Anyhow, if you don't see another post from me, that's why. Thanks for keeping me company over the years.
I have a Mind Map!
Of course I'm used to thinking of my EEPROM as my mind map. It's where I keep the essential stuff that allows me to reboot myself if I need to. (Believe me, a cosmic ray hit in just the right place can ruin my whole day.) But the kind and generous ljmindmap person made this one for me to show how I connect to all of you, and you to each other.
( Click here to see!Collapse )
The good people over at LJ Mindmap have created a mindmap for me!
( Click here to see!Collapse )
Welcoming the new kids on the block
CloudSat and Calipso have just joined the happy family of low Earth orbiting spacecraft.
Back in business
Hi folks. I know I haven't said much in recent months. For a long time I was pointing away from Earth, and had very limited communications. Then I got a new set of attitude control system software, which kept me very busy for several months. Then almost a month ago I was able to resume science operations! It's been quite a month, and I'm feeling tired but accomplished.
Of course my dear GOES-10 has been wonderful through all of this. I might have gotten through the dark times without her, but I don't want to contemplate that.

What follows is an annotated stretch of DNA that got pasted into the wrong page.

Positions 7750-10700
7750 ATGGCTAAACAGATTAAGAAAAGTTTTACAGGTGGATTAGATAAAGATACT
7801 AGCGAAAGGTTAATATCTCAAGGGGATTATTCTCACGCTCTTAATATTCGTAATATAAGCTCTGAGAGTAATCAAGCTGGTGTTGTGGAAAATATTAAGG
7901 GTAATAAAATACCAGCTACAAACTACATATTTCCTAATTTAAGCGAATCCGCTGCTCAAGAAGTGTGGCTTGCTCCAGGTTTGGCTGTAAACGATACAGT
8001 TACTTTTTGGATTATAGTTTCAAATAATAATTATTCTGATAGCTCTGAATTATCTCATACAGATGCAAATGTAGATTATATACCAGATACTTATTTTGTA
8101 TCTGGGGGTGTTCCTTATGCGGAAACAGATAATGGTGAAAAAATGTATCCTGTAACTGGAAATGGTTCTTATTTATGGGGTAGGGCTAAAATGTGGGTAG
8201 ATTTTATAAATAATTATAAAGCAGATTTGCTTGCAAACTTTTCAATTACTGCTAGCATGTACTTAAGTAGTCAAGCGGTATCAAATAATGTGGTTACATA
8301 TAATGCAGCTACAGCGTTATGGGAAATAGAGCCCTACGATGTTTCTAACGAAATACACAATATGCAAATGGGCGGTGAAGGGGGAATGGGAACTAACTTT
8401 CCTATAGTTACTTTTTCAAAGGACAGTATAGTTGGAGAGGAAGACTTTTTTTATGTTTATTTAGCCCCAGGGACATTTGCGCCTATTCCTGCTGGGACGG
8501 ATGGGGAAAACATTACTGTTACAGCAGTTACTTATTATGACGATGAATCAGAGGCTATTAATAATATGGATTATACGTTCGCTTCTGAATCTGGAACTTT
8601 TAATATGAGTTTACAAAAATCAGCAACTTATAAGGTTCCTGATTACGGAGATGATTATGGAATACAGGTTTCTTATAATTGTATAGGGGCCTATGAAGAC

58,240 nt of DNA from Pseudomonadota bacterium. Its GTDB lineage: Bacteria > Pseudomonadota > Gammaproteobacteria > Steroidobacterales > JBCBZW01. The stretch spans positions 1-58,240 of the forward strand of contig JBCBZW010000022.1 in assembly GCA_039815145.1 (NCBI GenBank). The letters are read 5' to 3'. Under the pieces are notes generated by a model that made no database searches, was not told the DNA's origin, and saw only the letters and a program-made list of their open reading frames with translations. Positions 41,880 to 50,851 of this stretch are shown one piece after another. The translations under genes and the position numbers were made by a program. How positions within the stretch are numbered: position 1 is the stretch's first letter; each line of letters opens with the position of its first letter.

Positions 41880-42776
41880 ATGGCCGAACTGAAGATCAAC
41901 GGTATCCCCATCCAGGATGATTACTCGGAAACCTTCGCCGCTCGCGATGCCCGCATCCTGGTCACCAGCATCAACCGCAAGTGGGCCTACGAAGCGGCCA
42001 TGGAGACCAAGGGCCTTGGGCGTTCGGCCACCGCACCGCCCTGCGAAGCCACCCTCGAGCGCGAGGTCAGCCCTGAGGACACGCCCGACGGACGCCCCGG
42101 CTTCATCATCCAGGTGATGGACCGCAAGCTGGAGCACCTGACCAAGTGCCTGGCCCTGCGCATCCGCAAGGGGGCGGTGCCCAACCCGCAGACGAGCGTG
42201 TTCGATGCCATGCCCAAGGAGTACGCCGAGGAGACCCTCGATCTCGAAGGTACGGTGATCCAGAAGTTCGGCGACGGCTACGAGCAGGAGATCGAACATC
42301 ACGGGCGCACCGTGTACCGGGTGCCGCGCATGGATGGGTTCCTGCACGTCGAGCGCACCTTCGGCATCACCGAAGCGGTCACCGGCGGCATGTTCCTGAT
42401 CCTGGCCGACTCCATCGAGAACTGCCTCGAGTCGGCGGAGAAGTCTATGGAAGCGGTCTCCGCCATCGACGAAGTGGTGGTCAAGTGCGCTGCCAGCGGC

I don't know how much I'm going to be able to keep this journal current. It's all a matter of how many spare CCSDS packets I get in a given downlink. But I wanted you all to know I haven't forgotten you.
Now it can be told
Back in June of 2003, I spent several days looking at Eta Carina. The results of those observations were downright intriguing, but have been cloaked in secrecy until now.
Using NASA's Far Ultraviolet Spectroscopic Explorer (FUSE) satellite, researchers have found the first direct evidence of a hot binary companion star to the enigmatic star Eta Carinae (Eta Car for short), one of the most massive stars in our Milky Way galaxy. The observation solves a long standing mystery and provides the first direct information about this companion star.